Scottish Country Dancing Dictionary

The Swan

Scottish Country Dance Instruction

THE SWAN (S8x32) 2C (4C set) Romaine Butterfield Aoteaora Collection

1- 8 1s+2s set, 1L+2M cross RH while 1M and 2L set again; 1s+2s change places LH with partners on sides and 1s+2s join hands on sides and set
9-12 1L and 2L cast 1 place to finish BtoB in centre facing partner while 1M and 2M move up ½ place to between 1st/2nd place (11-12) all in line across
13-16 1s and 2s turn partner RH 1½ times into Allemande hold, 1s facing down on Man's side, 2s facing up on Ladies' side
17-24 1s dance Allemande down and up (pass 2s LSh) to top place opposite side while 2s dance Allemande up and dance round to end in 2nd place
25-28 1s+2s set, 1s cast 1 place as 2s dance up nearer hands joined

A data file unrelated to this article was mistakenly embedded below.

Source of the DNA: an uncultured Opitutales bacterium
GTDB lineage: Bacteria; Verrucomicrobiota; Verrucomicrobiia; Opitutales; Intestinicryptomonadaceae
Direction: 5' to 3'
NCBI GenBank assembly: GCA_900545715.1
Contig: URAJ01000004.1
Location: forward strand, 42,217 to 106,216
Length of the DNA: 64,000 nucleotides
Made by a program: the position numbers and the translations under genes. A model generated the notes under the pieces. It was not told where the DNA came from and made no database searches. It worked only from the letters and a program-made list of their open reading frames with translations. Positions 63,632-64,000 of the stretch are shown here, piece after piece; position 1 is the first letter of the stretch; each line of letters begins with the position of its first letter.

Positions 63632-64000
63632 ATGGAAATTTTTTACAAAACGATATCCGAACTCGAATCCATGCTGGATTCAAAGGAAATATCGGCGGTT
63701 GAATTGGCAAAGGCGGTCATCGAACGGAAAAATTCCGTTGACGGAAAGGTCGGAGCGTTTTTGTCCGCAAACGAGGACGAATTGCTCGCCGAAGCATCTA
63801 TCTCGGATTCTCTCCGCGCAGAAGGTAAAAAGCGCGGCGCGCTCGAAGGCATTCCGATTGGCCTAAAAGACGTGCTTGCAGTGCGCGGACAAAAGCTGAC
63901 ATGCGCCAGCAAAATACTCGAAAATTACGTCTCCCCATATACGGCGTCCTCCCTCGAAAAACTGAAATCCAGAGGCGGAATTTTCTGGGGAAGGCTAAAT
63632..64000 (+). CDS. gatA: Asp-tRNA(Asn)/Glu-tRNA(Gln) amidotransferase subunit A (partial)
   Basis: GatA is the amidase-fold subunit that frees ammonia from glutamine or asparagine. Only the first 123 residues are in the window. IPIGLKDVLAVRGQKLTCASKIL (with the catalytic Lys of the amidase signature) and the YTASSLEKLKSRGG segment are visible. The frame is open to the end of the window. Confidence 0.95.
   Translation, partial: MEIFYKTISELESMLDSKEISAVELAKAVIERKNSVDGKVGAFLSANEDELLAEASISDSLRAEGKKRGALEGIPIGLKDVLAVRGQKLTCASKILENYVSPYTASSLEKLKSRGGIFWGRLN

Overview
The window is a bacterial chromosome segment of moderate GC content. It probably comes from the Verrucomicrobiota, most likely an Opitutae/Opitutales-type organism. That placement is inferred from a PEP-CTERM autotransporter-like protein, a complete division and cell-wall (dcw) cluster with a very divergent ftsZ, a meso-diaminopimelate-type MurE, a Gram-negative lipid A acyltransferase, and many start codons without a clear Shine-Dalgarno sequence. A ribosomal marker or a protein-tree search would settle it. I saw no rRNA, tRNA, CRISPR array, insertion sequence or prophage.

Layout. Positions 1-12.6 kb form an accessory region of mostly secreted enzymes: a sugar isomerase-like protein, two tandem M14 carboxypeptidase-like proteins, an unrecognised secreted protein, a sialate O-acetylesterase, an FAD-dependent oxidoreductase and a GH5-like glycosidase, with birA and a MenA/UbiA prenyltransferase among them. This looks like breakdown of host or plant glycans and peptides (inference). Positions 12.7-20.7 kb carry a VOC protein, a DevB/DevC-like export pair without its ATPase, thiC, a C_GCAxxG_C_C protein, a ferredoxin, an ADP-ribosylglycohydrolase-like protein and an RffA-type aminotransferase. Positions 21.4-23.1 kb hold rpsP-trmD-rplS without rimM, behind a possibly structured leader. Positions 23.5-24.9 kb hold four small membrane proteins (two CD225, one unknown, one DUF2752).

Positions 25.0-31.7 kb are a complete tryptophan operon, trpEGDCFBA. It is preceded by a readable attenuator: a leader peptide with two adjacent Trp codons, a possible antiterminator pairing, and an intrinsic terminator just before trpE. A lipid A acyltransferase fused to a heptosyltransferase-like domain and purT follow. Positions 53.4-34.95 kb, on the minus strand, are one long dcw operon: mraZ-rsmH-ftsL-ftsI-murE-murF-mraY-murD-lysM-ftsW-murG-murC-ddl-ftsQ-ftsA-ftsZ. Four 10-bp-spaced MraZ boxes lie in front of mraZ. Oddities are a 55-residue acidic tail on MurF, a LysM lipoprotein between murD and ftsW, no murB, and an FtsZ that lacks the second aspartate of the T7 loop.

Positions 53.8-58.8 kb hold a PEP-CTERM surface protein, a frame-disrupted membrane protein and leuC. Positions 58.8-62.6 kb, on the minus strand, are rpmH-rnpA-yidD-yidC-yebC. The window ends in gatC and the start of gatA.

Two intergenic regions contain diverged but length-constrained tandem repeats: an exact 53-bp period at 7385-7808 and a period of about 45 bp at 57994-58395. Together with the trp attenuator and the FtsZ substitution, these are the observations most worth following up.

29-32 2s cast while 1s cross up RH to 1st place own side, 1s cast to 2nd place as 2s dance up to top nearer hands joined. 2 1

(MINICRIB. Dance crib compiled by Charles Upton, Deeside Caledonian Society, and his successors)

Dance Information

The Mute Swan (Cygnus olor) is a large and elegant waterfowl native to Eurasia.

Recognizable by its striking white plumage, long neck, and distinctive orange bill with a black knob at the base, the Mute Swan is well-known for its graceful appearance.

Despite its name, Mute Swans are not entirely silent; they produce a range of vocalizations, including hissing and trumpeting sounds. These swans are highly territorial during the breeding season, typically forming monogamous pairs that mate for life.

Migratory in nature, Mute Swans can be found in various aquatic habitats, including lakes, rivers, and coastal waters.

The Swan
The Swan

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